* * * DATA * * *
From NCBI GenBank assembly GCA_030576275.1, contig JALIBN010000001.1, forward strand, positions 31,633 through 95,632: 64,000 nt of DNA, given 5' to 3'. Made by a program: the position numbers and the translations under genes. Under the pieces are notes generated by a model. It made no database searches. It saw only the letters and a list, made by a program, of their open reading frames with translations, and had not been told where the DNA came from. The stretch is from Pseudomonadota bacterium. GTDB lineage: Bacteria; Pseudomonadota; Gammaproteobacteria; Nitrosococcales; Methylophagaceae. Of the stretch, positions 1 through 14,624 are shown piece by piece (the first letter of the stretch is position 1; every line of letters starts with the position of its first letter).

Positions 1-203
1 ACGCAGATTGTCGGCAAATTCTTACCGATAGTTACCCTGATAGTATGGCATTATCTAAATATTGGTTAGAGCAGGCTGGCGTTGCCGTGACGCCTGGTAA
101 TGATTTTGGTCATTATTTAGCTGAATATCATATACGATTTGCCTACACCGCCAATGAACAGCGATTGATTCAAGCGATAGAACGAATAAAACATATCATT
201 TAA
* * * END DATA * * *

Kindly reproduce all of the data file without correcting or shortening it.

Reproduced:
From NCBI GenBank assembly GCA_030576275.1, contig JALIBN010000001.1, forward strand, positions 31,633 through 95,632: 64,000 nt of DNA, given 5' to 3'. Made by a program: the position numbers and the translations under genes. Under the pieces are notes generated by a model. It made no database searches. It saw only the letters and a list, made by a program, of their open reading frames with translations, and had not been told where the DNA came from. The stretch is from Pseudomonadota bacterium. GTDB lineage: Bacteria; Pseudomonadota; Gammaproteobacteria; Nitrosococcales; Methylophagaceae. Of the stretch, positions 1 through 14,624 are shown piece by piece (the first letter of the stretch is position 1; every line of letters starts with the position of its first letter).

Positions 1-203
1 ACGCAGATTGTCGGCAAATTCTTACCGATAGTTACCCTGATAGTATGGCATTATCTAAATATTGGTTAGAGCAGGCTGGCGTTGCCGTGACGCCTGGTAA
101 TGATTTTGGTCATTATTTAGCTGAATATCATATACGATTTGCCTACACCGCCAATGAACAGCGATTGATTCAAGCGATAGAACGAATAAAACATATCATT
201 TAA